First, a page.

There's a helper method called Functions.In and Functions.NotIn for constructing the predicates differently than with extension methods.


using(DataAccessAdapter adapter = new DataAccessAdapter())
    string[] ids = new string[] { "CHOPS", "ALFKI" };
    var qf = new QueryFactory();
    var q = qf.Create()
                .Select(() => new
                    CustomerId = OrderFields.CustomerId.ToValue<string>(),
                    OrderId = OrderFields.OrderId.Max().ToValue<int>()
    var results = adapter.FetchQuery(q);


Between is an operator, implemented as an extension method on an entity field or expression, .Between(valueBegin, valueEnd), which creates a BETWEEN predicate for the expression or field to compare it with two range specifiers and will result in a

field/expression BETWEEN valueBegin AND valueEnd   

SQL fragment. See the SQL manual for the database used whether valueBegin and valueEnd are included in the range of valid values. Normally they are.


The IIF(op1, op2, op3) function is a specific function, defined on the Functions class. It is similar to C#'s ?: and VB.NET's IIF(): op1 has to result in a boolean value (0 for false, 1 for true). If 1, op2 is returned, otherwise op3. This results in a SQL CASE statement (or IIf call in the case of MS Access):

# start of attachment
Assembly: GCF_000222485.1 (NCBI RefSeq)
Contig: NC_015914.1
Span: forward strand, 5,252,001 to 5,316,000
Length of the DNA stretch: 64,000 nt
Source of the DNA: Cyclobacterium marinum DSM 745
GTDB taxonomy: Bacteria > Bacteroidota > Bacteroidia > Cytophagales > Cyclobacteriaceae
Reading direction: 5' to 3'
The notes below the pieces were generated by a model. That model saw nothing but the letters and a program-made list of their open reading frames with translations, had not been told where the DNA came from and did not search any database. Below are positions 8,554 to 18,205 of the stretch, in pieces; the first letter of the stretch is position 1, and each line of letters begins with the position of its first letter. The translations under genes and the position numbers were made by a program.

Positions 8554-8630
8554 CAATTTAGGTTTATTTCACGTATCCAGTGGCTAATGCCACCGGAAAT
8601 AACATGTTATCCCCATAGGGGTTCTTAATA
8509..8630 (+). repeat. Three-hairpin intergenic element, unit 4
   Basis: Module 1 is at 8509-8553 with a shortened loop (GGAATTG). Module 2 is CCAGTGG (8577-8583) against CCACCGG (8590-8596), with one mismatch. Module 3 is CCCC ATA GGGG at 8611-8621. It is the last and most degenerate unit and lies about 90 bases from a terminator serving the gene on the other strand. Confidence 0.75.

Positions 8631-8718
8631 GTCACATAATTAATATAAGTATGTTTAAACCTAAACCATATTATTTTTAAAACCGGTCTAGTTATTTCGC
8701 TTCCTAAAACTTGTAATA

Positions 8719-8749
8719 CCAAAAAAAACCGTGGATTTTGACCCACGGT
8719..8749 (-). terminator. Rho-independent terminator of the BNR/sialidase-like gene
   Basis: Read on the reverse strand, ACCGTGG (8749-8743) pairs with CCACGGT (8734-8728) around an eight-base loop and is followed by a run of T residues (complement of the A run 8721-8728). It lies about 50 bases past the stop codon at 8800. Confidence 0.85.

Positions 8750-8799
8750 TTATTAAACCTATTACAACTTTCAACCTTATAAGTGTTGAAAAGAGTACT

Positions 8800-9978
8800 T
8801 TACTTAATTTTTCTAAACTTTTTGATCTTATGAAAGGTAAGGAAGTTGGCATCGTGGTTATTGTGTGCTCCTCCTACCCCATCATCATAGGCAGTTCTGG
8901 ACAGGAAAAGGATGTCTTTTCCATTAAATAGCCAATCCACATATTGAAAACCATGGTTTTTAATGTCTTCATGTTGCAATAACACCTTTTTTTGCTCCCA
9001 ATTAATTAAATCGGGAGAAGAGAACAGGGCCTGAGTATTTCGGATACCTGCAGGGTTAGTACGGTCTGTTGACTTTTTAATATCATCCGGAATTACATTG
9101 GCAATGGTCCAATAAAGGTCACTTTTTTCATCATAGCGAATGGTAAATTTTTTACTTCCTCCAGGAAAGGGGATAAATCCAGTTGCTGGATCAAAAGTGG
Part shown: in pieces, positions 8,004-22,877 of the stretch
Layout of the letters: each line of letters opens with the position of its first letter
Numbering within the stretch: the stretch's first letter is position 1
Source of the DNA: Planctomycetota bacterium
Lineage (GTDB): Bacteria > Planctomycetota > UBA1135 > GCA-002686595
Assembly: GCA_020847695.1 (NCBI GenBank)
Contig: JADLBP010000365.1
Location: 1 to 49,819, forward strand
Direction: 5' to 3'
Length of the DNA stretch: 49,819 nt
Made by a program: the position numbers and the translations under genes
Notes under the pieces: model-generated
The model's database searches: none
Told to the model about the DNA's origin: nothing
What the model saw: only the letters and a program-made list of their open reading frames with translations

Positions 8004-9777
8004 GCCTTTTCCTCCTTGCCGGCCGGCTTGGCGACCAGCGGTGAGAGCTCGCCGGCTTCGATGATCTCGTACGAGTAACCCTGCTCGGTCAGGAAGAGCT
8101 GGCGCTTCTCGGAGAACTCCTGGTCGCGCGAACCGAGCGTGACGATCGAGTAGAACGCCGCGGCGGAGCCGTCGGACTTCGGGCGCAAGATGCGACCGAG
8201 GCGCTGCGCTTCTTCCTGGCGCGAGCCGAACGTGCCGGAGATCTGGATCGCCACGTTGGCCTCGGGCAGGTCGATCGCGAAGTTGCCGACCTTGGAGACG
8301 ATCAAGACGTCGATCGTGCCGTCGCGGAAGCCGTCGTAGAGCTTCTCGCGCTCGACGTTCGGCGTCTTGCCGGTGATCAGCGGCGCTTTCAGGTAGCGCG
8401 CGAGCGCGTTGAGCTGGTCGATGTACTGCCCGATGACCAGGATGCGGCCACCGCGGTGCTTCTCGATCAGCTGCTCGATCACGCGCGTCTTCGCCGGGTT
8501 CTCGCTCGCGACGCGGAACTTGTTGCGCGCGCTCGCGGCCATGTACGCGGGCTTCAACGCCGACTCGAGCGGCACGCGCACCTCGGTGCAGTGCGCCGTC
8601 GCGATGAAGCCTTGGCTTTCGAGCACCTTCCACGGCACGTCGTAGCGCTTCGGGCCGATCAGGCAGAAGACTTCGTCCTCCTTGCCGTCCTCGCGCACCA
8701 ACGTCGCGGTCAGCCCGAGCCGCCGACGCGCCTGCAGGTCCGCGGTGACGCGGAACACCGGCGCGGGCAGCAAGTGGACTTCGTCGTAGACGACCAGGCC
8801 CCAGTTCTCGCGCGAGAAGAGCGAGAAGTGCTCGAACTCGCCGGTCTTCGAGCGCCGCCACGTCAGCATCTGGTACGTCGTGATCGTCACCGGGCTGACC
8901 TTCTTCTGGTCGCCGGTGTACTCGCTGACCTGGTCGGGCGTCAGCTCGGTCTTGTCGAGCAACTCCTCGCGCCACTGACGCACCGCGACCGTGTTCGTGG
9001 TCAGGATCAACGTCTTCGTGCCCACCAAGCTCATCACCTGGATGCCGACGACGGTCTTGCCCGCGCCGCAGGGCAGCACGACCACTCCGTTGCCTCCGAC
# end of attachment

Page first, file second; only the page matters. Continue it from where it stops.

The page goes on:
IIF takes care of wrapping op1 in a PredicateWrapper, so you can specify a predicate as op1:

Functions.IIF(OrderFields.ShippedDate.IsNull(), "Null", "Has a value")

The above example has as op1 a predicate (ShippedDate IS NULL), and will return "Null" as value if ShippedDate is indeed NULL, otherwise "Has a value". This results in the SQL CASE statement:

CASE WHEN (CASE WHEN [Orders].[ShippedDate] IS NULL 
     THEN 1 ELSE 0 END)=1 THEN 'Null' ELSE 'Has a value' 

(of course, parameters will be used for the literal constants specified, the above example has the values in-lined for easy readability)

Tuple comparisons

Some queries require predicates which compare a subset of the fields of a row to a set of values in-memory or from another query. For example, in-memory a collection of Pair<int, int> objects is stored and a query has to check whether a row in the DB is located in that set. In Linq this is doable with a Contains() operation. In QuerySpec, it's done similarly, using IEnumerable<IEntityFieldCore>.In(IEnumerable<X>).

The source enumerable has to contain fields which names/aliases have to be present as properties on X. Each value in the IEnumerable<X> will be used to produce a predicate which compares the fields in IEnumerable<IEntityFieldCore> with And/Or.


    .In(new List<Pair<int, int>>() {{1, 2}, {2,3}, {3,4}});

This example creates a predicate like the following SQL WHERE clause: (values inlined for readability, they'll be converted to parameters in the actual generated query)

    ([OrderDetails].[OrderId]=1 AND [OrderDetails].[ProductId]=2) OR
    ([OrderDetails].[OrderId]=2 AND [OrderDetails].[ProductId]=3)